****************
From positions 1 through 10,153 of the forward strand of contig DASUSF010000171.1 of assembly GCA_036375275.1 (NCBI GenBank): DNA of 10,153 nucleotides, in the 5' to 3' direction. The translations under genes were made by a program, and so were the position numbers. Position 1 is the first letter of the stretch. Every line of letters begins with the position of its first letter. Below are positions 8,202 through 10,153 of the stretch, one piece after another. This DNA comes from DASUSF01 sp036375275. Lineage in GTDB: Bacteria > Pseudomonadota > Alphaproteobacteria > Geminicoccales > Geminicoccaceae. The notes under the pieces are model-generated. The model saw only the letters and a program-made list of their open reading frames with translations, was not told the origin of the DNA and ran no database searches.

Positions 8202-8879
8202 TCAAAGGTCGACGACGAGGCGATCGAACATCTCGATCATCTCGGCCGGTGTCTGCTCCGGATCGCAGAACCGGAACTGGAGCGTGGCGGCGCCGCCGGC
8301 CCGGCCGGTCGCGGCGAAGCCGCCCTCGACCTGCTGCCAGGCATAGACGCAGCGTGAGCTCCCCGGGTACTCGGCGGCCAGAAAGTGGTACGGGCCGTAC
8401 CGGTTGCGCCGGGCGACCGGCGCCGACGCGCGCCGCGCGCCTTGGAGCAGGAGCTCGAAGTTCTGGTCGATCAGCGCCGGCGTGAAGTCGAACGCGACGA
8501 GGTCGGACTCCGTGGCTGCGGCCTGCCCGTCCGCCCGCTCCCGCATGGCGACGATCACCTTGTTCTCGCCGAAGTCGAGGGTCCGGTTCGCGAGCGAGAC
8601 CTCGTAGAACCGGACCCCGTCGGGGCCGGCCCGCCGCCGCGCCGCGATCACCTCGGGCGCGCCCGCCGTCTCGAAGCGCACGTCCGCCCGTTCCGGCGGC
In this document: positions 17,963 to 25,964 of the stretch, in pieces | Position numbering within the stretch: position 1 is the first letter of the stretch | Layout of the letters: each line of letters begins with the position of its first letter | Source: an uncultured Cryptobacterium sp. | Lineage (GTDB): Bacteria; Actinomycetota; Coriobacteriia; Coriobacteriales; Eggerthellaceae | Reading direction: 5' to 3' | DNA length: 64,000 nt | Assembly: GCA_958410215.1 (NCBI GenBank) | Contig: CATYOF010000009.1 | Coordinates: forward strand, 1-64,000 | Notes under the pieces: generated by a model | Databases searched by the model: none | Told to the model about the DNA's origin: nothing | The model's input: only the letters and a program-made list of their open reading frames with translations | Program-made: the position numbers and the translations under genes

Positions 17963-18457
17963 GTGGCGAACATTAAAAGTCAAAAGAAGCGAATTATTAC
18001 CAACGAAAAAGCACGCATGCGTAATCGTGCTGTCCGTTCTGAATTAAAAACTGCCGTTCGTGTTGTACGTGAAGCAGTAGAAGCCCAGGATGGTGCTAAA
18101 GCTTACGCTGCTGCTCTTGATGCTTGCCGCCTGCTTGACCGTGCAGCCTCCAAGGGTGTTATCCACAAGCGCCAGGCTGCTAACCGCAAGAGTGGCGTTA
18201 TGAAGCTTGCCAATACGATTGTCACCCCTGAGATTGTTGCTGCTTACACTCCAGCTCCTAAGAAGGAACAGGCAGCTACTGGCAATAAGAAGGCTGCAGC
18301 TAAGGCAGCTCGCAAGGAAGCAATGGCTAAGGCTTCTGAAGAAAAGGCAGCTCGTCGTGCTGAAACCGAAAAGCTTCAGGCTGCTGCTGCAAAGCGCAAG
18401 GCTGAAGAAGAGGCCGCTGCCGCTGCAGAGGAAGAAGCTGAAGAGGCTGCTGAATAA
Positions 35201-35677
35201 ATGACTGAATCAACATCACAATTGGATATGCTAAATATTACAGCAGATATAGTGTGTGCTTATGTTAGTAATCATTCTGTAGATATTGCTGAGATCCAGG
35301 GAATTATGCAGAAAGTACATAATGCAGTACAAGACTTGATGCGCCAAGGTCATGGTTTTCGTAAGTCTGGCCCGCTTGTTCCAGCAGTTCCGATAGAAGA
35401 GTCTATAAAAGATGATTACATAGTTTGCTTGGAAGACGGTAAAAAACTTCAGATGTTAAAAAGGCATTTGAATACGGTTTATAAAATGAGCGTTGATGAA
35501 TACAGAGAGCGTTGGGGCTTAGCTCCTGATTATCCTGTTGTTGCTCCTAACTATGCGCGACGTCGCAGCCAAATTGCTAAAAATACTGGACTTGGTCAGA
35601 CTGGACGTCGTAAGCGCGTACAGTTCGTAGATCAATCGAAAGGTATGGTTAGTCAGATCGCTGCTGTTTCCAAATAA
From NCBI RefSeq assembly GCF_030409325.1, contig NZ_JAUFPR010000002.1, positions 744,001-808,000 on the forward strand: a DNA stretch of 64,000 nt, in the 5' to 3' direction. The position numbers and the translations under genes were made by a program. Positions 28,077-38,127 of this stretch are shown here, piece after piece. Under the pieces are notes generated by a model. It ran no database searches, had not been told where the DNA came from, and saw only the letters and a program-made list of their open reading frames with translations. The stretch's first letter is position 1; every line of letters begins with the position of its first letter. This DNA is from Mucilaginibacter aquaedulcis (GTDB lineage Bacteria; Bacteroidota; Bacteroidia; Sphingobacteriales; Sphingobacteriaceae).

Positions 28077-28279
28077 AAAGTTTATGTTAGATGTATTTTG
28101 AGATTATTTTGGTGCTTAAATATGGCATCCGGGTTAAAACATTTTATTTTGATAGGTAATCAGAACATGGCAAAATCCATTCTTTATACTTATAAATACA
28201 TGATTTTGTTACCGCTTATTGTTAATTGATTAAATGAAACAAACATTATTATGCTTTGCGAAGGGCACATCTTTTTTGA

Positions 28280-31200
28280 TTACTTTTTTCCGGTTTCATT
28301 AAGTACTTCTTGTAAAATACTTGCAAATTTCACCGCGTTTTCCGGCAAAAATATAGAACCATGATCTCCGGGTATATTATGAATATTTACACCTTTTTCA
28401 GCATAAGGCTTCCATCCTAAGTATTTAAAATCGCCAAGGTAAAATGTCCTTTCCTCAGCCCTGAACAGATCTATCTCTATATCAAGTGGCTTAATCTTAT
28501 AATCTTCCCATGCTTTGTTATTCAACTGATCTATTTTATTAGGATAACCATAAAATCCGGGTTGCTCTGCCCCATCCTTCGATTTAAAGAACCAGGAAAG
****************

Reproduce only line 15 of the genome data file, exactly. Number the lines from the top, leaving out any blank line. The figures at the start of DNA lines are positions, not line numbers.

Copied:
18401 GCTGAAGAAGAGGCCGCTGCCGCTGCAGAGGAAGAAGCTGAAGAGGCTGCTGAATAA